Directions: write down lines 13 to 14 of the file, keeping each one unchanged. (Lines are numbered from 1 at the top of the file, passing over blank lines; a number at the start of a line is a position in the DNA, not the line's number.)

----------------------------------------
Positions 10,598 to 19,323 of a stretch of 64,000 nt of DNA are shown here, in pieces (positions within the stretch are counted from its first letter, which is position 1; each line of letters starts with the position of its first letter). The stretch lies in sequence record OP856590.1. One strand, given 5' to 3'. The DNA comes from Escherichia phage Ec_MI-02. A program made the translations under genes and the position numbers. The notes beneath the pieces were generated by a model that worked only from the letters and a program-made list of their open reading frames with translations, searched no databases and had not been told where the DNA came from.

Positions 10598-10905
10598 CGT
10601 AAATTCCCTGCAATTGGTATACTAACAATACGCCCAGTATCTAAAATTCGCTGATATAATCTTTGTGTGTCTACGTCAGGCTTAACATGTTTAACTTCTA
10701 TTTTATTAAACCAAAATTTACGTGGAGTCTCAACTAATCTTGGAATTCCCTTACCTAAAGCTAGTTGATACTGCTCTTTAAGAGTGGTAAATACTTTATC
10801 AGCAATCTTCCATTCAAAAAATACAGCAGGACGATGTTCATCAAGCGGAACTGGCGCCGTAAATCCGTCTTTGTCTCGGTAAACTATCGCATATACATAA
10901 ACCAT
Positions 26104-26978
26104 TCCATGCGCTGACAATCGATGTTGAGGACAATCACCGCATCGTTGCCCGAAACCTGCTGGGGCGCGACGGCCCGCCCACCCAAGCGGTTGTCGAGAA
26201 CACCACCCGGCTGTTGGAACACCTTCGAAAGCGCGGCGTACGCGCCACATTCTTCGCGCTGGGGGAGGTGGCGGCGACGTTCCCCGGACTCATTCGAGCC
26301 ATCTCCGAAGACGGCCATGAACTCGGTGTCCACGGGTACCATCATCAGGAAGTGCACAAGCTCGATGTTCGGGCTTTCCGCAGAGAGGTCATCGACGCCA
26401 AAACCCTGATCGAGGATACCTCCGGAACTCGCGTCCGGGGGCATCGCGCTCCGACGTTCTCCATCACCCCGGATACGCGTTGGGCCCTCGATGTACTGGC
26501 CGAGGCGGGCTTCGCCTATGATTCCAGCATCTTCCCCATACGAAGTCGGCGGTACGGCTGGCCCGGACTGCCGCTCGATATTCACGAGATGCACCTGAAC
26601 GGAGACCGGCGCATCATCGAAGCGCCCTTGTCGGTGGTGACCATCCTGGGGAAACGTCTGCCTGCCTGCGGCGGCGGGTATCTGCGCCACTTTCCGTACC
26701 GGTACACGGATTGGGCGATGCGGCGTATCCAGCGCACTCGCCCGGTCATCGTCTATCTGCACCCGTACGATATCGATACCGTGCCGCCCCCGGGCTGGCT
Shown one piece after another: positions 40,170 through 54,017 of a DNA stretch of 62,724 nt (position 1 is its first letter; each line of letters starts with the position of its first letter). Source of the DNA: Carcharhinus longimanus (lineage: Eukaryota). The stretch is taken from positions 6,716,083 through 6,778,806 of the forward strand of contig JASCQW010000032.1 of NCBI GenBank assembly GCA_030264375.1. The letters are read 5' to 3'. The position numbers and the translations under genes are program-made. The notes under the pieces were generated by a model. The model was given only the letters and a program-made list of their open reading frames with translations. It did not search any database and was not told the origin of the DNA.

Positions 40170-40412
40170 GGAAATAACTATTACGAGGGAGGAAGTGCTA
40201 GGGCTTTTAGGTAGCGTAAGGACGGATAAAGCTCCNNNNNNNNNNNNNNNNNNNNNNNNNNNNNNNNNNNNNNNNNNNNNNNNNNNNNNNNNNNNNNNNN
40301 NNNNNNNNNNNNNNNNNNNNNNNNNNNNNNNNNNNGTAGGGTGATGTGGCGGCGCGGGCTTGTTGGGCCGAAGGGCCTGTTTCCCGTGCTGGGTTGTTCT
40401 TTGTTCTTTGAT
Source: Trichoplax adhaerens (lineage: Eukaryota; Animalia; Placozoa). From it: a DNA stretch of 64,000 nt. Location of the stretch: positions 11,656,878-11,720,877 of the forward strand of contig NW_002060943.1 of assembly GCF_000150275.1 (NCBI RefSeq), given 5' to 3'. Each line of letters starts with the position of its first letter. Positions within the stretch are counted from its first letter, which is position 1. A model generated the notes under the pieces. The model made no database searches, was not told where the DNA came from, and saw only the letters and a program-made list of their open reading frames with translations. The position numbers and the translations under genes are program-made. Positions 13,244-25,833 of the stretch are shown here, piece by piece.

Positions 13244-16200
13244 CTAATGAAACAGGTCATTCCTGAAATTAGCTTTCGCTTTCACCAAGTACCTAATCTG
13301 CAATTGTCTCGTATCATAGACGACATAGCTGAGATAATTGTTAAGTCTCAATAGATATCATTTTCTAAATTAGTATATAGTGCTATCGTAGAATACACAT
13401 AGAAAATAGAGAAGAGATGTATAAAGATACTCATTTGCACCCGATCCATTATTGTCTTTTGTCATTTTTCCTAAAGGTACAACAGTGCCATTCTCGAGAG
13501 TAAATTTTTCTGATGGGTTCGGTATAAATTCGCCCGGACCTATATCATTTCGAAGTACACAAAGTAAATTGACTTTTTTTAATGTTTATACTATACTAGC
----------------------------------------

26501 CGAGGCGGGCTTCGCCTATGATTCCAGCATCTTCCCCATACGAAGTCGGCGGTACGGCTGGCCCGGACTGCCGCTCGATATTCACGAGATGCACCTGAAC
26601 GGAGACCGGCGCATCATCGAAGCGCCCTTGTCGGTGGTGACCATCCTGGGGAAACGTCTGCCTGCCTGCGGCGGCGGGTATCTGCGCCACTTTCCGTACC